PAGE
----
Celebrating Tintin: Château de Cheverny

Celebrating Tintin: Château de Cheverny

We interrupt our regularly scheduled programming for a throwback post in honor of Tintin’s 90th birthday! Tintin is standing in a group amongst the main characters of the comics series.

If you are unfamiliar with the Tintin books, the comic strip follows a young reporter around the world as he thwarts nefarious plots. Originally published in Belgium (and hence in French), they are widely available in English. (Here is a helpful overview and recommended reading order of the Tintin books. And the 2011 TinTin cartoon did an excellent job of capturing the spirit of Tintin and weaving elements of many of the books into it too! ) We grew up reading the comics and love(d) them.

We had the opportunity to visit the  gorgeous Château de Cheverny when we went to France in November of 2017, and I may or may not have been particularly excited to visit, given that it was the inspiration for Captain Haddock’s Marlinspike Hall in the Tintin books! (If you “cut off” the two outer sections of the château, you have the Hall.) The château was delightful in its own right, but the Tintin exhibit didn’t hurt.

Our first stop was the hound enclosure; Château de Cheverny is renowned for its feeding of the hounds, which is a display of remarkably disciplined hounds waiting to be fed. It was worth timing your visit for! Our one mistake was not staking out a spot near the front of the big enclosure where the feeding actually takes place, rather than the pen where the hounds start out (if you go, say hi to the hounds then keep walking past them to the empty yard right next to where they’re milling around. That’s where they’ll actually be fed. It’s down the fence to the right in the video.)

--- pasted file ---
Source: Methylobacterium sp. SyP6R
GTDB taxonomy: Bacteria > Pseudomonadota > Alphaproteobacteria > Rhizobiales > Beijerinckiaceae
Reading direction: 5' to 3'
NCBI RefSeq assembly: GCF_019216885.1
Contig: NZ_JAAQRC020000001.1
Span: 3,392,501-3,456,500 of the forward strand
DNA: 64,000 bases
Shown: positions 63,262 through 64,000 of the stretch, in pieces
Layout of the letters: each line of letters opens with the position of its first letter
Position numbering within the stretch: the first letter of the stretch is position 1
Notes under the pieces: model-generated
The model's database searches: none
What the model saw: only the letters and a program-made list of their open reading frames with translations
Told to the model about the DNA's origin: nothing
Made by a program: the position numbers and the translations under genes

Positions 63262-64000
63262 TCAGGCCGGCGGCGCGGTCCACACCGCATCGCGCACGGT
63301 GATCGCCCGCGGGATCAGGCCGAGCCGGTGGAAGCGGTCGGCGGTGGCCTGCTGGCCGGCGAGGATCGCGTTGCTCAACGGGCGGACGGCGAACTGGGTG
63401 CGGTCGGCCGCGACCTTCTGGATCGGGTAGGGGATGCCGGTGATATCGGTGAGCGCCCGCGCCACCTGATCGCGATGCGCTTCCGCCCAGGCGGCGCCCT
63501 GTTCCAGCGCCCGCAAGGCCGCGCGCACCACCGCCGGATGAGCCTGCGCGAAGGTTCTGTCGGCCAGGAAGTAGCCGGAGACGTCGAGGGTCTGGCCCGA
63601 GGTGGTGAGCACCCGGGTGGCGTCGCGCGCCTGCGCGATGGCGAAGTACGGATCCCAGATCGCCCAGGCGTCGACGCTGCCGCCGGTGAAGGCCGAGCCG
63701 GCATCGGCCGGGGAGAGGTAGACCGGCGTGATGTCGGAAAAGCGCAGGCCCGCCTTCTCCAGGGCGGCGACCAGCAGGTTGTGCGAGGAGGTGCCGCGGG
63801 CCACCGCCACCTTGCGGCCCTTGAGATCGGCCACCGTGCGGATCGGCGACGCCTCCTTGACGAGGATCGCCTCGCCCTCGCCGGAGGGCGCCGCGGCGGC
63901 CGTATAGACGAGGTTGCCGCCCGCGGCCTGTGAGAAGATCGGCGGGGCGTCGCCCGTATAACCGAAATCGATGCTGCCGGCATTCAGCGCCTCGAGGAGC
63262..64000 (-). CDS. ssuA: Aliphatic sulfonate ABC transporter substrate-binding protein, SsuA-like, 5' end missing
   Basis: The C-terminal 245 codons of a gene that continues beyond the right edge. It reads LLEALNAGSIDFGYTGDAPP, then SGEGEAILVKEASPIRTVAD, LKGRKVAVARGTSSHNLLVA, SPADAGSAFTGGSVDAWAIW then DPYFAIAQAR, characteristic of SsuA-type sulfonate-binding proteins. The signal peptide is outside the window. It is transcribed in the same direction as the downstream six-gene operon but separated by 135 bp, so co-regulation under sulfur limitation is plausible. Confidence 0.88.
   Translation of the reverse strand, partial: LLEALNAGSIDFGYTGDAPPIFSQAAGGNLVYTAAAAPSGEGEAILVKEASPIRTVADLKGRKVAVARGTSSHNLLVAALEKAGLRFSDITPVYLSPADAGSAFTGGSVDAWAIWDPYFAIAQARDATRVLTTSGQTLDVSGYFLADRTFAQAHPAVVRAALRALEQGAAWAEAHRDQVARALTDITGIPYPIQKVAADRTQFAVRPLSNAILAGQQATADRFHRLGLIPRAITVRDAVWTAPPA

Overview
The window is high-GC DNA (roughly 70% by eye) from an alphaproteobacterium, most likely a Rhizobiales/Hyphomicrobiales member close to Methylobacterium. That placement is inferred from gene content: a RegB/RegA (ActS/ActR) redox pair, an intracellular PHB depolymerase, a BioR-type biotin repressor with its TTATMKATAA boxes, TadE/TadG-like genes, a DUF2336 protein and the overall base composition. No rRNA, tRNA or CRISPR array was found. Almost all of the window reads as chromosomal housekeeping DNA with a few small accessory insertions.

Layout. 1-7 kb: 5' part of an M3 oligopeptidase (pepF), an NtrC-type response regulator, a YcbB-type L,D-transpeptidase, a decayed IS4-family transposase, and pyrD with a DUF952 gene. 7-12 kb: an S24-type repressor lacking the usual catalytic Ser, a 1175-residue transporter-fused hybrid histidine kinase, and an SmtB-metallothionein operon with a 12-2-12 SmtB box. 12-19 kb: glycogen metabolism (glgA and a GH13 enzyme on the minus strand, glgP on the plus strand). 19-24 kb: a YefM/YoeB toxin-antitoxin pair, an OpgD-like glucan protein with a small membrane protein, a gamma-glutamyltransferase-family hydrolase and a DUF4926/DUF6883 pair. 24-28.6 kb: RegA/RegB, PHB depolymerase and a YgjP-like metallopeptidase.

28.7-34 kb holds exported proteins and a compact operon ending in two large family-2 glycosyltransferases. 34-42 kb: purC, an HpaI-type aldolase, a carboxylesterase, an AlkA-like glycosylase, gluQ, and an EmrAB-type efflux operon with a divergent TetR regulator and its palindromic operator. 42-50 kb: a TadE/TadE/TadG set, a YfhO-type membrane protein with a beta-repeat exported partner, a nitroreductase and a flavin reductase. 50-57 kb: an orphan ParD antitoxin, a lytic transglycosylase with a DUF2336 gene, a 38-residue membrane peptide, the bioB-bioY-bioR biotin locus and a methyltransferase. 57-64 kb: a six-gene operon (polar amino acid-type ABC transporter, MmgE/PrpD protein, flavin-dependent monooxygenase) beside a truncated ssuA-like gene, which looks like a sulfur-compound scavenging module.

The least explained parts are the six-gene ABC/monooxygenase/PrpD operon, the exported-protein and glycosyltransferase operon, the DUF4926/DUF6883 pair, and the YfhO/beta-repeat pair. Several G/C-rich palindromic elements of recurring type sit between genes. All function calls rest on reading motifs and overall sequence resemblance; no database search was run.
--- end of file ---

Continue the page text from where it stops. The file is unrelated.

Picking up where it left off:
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After watching the hounds’ feeding, we strolled the gardens, then went into the Tintin exhibit. If I remember correctly, we had to to purchase tickets that included this option. Lucky for us, kids under 7 are free! They also offer a family option for tickets. Honestly, since adult tickets are under 20€, I didn’t feel like it was exorbitant to begin with, but I’ll take my discounts where I can! Plus parking was free and easy.

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I felt like a child again myself wandering through childhood memories brought to life.